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Rose Masciello's Autobiography - Chapter Twenty Four

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                 Friendships On Nostrand Avenue

The next day, early in the afternoon, Mama, Tony and I walked to the twins’ house.  According to their plan, Sally
and Tootsie were sitting on their front stoop, waiting for us to arrive.

As we approached them, Tootsie opened the front door and loudly called into the hallway, “Aunt Annie, come
on down.  They’re here.”  We heard heavy footsteps coming down the stairway and then a short stocky woman
appeared at the doorway.

She shook Mama’s hand and said, “I’m so glad to meet you and your lovely children.  I’m the twins’ Aunt Annie. 
Sally and Tootsie are very happy to have Rosie as a new playmate.”

Mama said, “I am Giovanna, buta nowa thata I am Americana you cana calla me Jennie.  Pleasa excusa my Engleesha,
it isa not so gooda.”

Annie said, “You are doing just fine, and now please come upstairs and have a cup of tea with me.”  Mama protested
and said that she did not want to impose, but finally Annie led us upstairs and while we sat around the large oval
dining room table, she started the water boiling for tea and then poured milk for Tony and me and for Sally and Tootsie.

Louie, the twins’ older brother came out of his room and after introductions were made he politely said, “May I join
you?” and as he sat down at the table he asked, “Are there any chocolate donuts left?”

After he had gulped down his milk and eaten his donut he said pompously, “I must get back to my stamp collection,”
and with a cute boyish grin he turned to his sisters and said, “I hope you babies have fun with your coloring books.”

Sally made a funny face at her brother, but Tootsie giggled and threw a crayon at him just as he escaped into his room.

Louie reminded me of someone. “Oh yes,” I thought, “He has the same mannerisms as my Uncle Pat.”  I remembered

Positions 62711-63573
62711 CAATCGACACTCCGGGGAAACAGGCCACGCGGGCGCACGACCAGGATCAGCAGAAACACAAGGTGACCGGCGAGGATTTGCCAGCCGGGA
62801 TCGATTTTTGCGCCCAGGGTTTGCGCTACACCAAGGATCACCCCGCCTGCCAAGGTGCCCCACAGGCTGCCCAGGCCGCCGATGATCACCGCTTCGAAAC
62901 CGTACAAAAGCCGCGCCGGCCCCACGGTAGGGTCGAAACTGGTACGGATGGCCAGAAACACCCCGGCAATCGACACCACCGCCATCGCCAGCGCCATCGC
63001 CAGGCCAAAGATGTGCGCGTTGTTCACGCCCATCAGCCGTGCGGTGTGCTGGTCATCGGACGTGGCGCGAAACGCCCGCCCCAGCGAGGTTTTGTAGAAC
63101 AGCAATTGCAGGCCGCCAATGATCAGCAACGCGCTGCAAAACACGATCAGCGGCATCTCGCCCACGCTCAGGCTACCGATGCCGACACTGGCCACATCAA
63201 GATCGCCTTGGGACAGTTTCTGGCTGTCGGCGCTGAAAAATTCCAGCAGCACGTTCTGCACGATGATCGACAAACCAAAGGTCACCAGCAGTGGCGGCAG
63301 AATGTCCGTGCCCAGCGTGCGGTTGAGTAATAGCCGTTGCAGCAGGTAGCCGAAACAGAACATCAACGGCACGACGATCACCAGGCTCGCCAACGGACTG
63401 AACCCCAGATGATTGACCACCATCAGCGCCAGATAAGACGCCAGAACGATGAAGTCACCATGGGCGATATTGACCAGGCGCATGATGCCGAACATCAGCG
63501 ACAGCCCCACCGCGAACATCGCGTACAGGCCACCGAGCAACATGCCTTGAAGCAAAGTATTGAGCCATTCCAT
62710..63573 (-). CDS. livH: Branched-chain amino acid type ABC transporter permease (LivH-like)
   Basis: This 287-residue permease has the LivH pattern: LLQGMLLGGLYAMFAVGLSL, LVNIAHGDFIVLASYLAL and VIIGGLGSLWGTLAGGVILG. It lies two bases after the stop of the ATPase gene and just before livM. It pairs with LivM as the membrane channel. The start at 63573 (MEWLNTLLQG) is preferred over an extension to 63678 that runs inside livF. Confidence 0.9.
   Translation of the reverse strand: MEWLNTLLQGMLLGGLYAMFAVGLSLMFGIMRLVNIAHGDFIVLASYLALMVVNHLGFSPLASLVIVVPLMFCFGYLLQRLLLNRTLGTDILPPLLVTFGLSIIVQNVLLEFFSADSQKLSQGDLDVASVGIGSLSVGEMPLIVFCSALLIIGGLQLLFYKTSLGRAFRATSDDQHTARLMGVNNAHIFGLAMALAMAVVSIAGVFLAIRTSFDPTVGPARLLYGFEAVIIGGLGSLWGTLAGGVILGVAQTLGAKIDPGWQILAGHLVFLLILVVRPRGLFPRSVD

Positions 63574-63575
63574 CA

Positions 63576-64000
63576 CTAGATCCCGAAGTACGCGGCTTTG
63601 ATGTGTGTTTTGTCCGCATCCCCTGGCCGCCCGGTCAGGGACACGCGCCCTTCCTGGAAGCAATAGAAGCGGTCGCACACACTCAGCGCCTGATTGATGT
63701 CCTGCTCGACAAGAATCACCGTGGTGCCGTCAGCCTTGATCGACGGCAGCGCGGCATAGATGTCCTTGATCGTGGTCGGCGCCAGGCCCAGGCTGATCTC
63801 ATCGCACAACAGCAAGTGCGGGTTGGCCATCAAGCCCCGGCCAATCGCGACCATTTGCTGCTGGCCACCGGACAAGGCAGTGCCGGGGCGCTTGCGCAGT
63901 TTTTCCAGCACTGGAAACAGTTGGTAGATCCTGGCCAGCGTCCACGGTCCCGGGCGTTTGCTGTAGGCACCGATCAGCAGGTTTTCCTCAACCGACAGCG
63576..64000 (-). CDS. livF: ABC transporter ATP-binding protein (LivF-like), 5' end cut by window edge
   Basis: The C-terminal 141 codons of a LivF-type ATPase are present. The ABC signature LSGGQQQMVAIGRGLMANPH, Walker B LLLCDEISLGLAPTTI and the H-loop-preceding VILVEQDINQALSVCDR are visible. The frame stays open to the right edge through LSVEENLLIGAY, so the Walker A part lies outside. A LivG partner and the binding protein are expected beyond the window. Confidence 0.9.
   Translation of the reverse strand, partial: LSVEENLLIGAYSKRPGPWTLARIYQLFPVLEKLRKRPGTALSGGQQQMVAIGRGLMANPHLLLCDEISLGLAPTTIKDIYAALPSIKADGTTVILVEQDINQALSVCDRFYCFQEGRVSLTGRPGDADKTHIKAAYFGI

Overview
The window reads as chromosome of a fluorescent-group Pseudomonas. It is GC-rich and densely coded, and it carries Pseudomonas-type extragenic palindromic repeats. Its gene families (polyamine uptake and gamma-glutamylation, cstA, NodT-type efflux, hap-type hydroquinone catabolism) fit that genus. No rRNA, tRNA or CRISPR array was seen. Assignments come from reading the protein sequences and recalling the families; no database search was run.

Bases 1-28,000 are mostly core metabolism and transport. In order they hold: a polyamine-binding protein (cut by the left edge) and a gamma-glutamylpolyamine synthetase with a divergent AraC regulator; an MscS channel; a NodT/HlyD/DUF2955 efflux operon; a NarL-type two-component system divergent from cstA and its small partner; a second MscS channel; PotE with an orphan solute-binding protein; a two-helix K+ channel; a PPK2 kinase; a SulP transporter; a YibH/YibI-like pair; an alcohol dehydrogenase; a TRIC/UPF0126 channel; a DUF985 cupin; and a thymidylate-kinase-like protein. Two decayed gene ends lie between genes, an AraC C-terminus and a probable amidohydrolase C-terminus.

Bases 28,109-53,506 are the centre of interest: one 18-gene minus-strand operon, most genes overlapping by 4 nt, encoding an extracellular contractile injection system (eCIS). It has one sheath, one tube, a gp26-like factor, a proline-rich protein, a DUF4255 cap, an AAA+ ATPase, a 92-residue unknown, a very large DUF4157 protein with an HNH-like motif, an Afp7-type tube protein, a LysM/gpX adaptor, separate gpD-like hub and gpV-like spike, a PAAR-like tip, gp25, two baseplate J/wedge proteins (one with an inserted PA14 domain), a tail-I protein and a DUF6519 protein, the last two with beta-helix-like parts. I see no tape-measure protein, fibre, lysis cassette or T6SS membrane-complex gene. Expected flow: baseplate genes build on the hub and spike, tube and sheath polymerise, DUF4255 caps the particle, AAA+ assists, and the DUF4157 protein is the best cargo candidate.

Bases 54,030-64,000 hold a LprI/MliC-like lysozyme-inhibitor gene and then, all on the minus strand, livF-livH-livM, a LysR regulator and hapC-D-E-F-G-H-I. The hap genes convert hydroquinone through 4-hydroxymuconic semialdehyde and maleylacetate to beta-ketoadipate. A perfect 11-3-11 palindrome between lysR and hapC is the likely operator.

clearly the way he and his younger sisters, Lena and Margaret, enjoyed teasing each other.

Mama and Annie had a nonstop conversation while the children played our games on the floor.  That afternoon was
the beginning of many enjoyable times spent with these new friends.

There was one sad note that stayed on my mind for days.  I was greatly saddened when I learned that the twins’ mother
had died shortly after they were born.  Being left with a four year old son and two newborn infants was a traumatic
experience for the children’s father, Mr. Mirelli.

However, Aunt Annie, upon her sister’s death took over the care of the three children.  She and her husband, Uncle
Paul, raised their nephew and nieces as their own.

Mr. Mirelli, after becoming widowed, gave up his job in a garment factory in New York City in order to share with
Annie and Paul, more time in the supervision of his children.

He owned the building they lived in and decided to turn the storefront and the space behind it into a small dress
factory.  He had eight factory type sewing machines installed and hired eight lady operators.

Whenever one of the ladies had to take leave, Annie could be relied upon to take the missing operator’s place.  This
assured Mr. Mirelli that he would have the required amount of dresses to be delivered on his weekly trips to the
garment district in New York City.

Weekends were a special time for the three children and their father.  They looked forward to the times they spent
together and very often I was invited to join them.  I won’t soon forget the times I sat with the twins in the rumble